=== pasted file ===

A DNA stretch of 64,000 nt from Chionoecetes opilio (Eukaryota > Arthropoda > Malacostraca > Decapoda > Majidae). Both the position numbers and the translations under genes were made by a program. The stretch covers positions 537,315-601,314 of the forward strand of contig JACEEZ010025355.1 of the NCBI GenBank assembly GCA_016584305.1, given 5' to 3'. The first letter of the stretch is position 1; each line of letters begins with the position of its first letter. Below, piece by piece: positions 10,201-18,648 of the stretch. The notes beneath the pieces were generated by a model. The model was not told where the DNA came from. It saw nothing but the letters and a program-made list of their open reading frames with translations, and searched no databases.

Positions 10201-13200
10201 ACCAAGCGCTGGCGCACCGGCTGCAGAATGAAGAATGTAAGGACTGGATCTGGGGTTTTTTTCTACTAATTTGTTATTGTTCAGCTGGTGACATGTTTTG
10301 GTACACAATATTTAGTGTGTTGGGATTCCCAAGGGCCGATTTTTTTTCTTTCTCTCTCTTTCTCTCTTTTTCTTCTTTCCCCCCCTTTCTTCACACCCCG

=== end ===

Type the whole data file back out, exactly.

A DNA stretch of 64,000 nt from Chionoecetes opilio (Eukaryota > Arthropoda > Malacostraca > Decapoda > Majidae). Both the position numbers and the translations under genes were made by a program. The stretch covers positions 537,315-601,314 of the forward strand of contig JACEEZ010025355.1 of the NCBI GenBank assembly GCA_016584305.1, given 5' to 3'. The first letter of the stretch is position 1; each line of letters begins with the position of its first letter. Below, piece by piece: positions 10,201-18,648 of the stretch. The notes beneath the pieces were generated by a model. The model was not told where the DNA came from. It saw nothing but the letters and a program-made list of their open reading frames with translations, and searched no databases.

Positions 10201-13200
10201 ACCAAGCGCTGGCGCACCGGCTGCAGAATGAAGAATGTAAGGACTGGATCTGGGGTTTTTTTCTACTAATTTGTTATTGTTCAGCTGGTGACATGTTTTG
10301 GTACACAATATTTAGTGTGTTGGGATTCCCAAGGGCCGATTTTTTTTCTTTCTCTCTCTTTCTCTCTTTTTCTTCTTTCCCCCCCTTTCTTCACACCCCG